It's becoming a sport that offers opportunities for an increasing number of athletic women who can impact the game with their speed and hitting ability, as well as their pitching.
“We don't need to be playing 11-10 games, so we have to be careful with the technology and the equipment. I think it's a delicate balance between people loving seeing home runs and purists who love to see that 1-0 game,” Murphy said. “That's fast-pitch softball, where one mistake will lose a game for you.”
Murphy said that doesn't mean there isn't plenty of excitement in a game that ends 5-4, like the decisive Game 3 of last year's championship series.
Who gets to the finals will be decided over the next 3 1 / 2 months, eventually through a playoff run that's more of a grind than ever.
“It's anybody's series,” Gasso said. “You might rank us, but that doesn't mean anything. It really doesn't. It's really coming down to who can get it done and who can execute. It's all about the end of the season.”
Cal will do its best to move on without two-way star Valerie Arioto and navigate the Pac-12, which has had four different teams win national championships in the past six years. Just being the best team in the SEC will be the first challenge for Alabama, with the addition of past champion Texas A&M and frequent World Series combatant Missouri joining an already loaded league that has placed Tennessee and Florida in the finals in recent years.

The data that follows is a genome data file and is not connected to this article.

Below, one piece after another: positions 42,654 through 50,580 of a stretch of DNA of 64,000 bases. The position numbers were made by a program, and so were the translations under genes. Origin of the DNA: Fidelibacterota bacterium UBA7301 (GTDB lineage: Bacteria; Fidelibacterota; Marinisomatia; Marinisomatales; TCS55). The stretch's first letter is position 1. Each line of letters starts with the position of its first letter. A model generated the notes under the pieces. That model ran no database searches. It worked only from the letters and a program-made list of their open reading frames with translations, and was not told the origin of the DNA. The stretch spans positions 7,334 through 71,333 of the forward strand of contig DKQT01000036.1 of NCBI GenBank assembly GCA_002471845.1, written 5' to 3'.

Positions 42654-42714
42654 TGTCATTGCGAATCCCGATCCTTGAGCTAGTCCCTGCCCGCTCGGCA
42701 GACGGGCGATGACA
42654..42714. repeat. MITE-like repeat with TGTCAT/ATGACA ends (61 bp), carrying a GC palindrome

Then there's the motivated group at Oklahoma led by Ricketts, who had 457 strikeouts, a 1.08 ERA and also swatted 17 home runs last season. The Sooners, playing on practically a home field at the World Series stadium in Oklahoma City, won Game 1 of the finals and led before Alabama rallied following a rain delay in Game 3.
“Definitely, it hurt a lot. That was the most pain I'd ever been in in softball,” said Ricketts, a senior. “Just being one game away and one run away from winning it all. It just brings a lot of motivation going into my last year.”